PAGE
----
Female sexual/arousal issues are commonly experienced by most women at some point in their adult lives. A number of factors can contribute to these issues such as age, relationship status, physical and mental health, weight changes, menopause, and trauma. Whilst it is normal for women to experience fluctuations in their sex drive and arousal levels throughout their life, a significant reduction or absence of sexual desire may indicate female sexual interest or arousal disorder (FSIAD). FSIAD can lead to distress, feelings of shame, relationship issues, and functional problems.
So what is FSIAD?
FSIAD is a disorder which is characterised in the DSM-V by a significant loss or lack of interest in sexual activity, and a lack or loss of physical arousal.
In order for a woman to be diagnosed with FSIAD according to the DSM-5, three of the following six symptoms must be present:
1. Reduced interest or loss of interest in sex
2. Few thoughts or no thoughts about sex
3. A decreased level of sexual arousal or pleasure during sexual activity
4. Reduced or no arousal in response to visual, written, or verbal cues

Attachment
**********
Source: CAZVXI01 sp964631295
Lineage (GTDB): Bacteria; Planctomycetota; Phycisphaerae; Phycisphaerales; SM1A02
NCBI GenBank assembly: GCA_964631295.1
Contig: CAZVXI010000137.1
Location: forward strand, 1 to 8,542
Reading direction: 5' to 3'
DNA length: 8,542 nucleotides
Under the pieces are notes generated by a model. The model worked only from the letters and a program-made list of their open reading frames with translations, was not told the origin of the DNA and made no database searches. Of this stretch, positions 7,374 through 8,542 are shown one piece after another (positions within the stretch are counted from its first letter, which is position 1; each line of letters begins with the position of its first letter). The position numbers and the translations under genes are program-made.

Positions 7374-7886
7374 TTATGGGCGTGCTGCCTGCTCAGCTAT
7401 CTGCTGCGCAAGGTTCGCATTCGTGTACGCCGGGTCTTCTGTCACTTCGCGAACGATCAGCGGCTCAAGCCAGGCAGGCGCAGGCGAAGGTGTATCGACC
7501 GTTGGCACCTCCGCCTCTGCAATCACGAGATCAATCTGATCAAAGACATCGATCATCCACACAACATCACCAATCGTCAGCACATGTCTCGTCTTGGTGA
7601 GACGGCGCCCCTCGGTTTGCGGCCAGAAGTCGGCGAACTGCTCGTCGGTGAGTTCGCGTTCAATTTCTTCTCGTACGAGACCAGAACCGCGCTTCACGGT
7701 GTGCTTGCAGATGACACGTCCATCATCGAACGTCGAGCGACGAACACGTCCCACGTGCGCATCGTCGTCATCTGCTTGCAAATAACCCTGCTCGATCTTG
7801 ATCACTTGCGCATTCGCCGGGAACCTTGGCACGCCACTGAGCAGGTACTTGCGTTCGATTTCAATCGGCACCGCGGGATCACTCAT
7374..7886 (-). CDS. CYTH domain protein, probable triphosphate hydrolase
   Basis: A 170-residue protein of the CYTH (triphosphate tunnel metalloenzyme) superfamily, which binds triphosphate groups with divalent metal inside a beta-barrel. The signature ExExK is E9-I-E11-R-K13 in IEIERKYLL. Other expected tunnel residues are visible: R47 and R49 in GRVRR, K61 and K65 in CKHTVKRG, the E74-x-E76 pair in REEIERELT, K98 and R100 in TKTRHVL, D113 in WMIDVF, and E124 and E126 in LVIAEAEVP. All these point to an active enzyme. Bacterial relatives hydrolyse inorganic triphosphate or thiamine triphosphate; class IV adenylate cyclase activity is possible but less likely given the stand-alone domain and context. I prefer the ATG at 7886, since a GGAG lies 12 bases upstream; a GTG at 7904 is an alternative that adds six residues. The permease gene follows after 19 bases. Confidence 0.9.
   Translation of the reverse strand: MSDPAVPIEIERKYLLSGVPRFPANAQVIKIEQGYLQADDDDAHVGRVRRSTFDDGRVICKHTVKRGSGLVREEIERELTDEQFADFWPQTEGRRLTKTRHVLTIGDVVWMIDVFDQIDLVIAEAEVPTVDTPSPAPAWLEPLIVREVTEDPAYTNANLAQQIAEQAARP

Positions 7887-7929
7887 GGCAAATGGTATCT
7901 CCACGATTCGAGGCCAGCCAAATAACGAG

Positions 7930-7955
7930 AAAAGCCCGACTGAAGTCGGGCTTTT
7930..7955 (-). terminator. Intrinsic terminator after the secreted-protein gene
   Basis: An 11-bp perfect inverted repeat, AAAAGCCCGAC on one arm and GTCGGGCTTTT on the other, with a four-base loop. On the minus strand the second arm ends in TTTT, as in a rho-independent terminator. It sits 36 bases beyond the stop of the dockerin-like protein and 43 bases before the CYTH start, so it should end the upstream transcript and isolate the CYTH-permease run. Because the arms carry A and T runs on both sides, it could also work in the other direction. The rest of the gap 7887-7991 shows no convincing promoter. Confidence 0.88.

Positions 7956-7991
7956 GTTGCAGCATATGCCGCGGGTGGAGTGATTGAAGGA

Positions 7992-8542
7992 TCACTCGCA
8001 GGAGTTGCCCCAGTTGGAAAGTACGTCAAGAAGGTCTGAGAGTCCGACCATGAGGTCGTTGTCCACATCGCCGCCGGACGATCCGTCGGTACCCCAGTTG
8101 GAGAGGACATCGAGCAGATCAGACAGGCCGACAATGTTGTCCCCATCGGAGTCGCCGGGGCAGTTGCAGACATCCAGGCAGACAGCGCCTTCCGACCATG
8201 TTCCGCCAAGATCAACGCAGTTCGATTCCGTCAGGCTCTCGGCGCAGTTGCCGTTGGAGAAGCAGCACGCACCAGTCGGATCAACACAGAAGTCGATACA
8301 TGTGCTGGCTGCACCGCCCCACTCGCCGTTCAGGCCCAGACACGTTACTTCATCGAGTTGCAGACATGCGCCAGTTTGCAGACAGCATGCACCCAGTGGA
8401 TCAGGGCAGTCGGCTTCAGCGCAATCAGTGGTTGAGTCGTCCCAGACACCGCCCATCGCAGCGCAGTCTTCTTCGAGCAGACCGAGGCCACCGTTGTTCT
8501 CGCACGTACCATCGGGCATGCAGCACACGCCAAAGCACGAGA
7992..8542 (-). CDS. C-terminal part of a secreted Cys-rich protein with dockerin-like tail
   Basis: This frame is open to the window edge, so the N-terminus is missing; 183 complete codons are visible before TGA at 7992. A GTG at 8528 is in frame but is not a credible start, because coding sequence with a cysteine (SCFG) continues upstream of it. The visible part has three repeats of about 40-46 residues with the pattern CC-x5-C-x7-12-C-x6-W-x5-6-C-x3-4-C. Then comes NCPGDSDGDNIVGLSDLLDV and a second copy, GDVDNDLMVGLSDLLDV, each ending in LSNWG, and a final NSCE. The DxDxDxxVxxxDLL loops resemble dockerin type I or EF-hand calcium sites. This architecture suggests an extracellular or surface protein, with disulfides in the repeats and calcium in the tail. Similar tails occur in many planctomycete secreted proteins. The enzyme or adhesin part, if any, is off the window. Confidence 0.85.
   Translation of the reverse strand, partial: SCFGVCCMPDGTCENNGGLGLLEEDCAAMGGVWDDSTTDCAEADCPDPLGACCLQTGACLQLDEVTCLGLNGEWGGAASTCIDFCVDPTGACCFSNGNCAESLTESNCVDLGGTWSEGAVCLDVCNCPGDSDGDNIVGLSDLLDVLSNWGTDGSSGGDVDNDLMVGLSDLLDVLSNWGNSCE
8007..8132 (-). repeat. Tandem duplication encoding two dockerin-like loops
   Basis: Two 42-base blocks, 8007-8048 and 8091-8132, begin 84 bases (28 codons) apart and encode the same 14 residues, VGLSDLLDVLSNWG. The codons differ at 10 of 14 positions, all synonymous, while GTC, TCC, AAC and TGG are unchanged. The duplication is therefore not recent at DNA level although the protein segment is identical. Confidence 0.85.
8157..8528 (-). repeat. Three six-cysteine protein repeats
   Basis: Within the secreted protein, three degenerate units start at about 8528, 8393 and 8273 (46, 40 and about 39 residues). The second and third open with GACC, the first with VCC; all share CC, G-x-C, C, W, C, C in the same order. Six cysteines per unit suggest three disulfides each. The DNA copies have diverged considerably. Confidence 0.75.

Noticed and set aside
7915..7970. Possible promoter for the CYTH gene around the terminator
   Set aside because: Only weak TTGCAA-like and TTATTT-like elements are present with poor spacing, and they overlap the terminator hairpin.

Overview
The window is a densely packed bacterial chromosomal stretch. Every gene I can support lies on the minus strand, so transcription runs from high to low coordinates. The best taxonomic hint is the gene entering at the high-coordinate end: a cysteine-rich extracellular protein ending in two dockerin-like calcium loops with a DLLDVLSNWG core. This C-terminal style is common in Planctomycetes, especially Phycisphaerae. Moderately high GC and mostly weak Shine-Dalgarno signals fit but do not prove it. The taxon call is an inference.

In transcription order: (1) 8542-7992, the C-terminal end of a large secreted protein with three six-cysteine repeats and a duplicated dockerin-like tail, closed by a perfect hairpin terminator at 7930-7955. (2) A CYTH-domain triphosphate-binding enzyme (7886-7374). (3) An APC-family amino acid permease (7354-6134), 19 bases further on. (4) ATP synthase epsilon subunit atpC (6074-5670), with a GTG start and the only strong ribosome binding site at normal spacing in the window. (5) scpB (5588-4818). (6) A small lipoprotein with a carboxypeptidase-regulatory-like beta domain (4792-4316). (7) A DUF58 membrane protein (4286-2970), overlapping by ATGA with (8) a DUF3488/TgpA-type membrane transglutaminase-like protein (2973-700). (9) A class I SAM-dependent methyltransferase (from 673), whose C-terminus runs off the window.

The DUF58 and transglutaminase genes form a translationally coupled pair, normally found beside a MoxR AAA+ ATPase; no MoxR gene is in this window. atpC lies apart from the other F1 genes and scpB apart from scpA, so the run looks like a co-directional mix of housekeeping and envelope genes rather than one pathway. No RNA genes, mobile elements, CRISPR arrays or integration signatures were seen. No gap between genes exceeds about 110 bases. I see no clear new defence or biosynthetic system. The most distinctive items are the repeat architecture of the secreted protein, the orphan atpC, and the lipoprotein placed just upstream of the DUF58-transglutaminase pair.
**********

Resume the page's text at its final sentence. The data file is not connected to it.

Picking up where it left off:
5. Infrequent or no initiation of sexual activity in a sexual relationship
6. Lack or loss of sensations in the genitals
In order for a diagnosis, three or more of these symptoms must be present for a minimum period of six months and causing significant levels of distress. Additionally, the specifiers for this disorder include:
Generalised vs Situational
Generalised FSIAD occurs in any situation involving sexual stimulation whereas situational FSIAD describes symptoms occurring in the presence of specific scenarios such as with certain partners or in various methods of sexual stimulation.
Lifelong vs Acquired
Lifelong FSIAD describes presence of symptoms during the entire course of a person's life from when sexual activity first occurred. Acquired FSIAD describes a change or decline in sexual function from previously normal function for a person.
It is also important to rule out other conditions that may factor into an individual's sexual health. That is, it should be examined whether the aforementioned symptoms may be better explained by the presence of a mental health disorder, a history of trauma or abuse, substance misuse, or a medical condition.
FSIAD is just one of three types of female sexual disorders listed in the DSM-V. Other disorders include Female Orgasmic Disorder, and Genito-Pelvic Pain/Penetration Disorder. If the FSIAD symptoms apply to you, it may be worth examining whether they may be better explained by the presence of symptoms by another female sexual disorder.
What can I do if this sounds familiar?
FSIAD can be diagnosed by a psychiatrist and treated by a psychologist, sex therapist, women's health specialist, or doctor. Treatment options include medication, cognitive behavioural therapy, dialectical behavioural therapy, coping skills and psychoeducation around sexual health. Speak to a doctor about your concerns regarding FSIAD to find out about diagnostic assessment, referral, and treatment options.